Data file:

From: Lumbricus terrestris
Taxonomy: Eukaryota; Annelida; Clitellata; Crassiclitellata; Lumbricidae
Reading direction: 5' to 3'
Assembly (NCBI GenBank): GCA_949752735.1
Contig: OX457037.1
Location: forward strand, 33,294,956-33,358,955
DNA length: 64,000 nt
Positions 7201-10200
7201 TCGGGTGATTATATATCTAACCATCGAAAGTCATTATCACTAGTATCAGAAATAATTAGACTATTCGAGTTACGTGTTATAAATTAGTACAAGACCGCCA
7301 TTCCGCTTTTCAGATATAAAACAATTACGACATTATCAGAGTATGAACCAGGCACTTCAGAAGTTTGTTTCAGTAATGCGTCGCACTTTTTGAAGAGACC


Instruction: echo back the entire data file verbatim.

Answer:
From: Lumbricus terrestris
Taxonomy: Eukaryota; Annelida; Clitellata; Crassiclitellata; Lumbricidae
Reading direction: 5' to 3'
Assembly (NCBI GenBank): GCA_949752735.1
Contig: OX457037.1
Location: forward strand, 33,294,956-33,358,955
DNA length: 64,000 nt
Positions 7201-10200
7201 TCGGGTGATTATATATCTAACCATCGAAAGTCATTATCACTAGTATCAGAAATAATTAGACTATTCGAGTTACGTGTTATAAATTAGTACAAGACCGCCA
7301 TTCCGCTTTTCAGATATAAAACAATTACGACATTATCAGAGTATGAACCAGGCACTTCAGAAGTTTGTTTCAGTAATGCGTCGCACTTTTTGAAGAGACC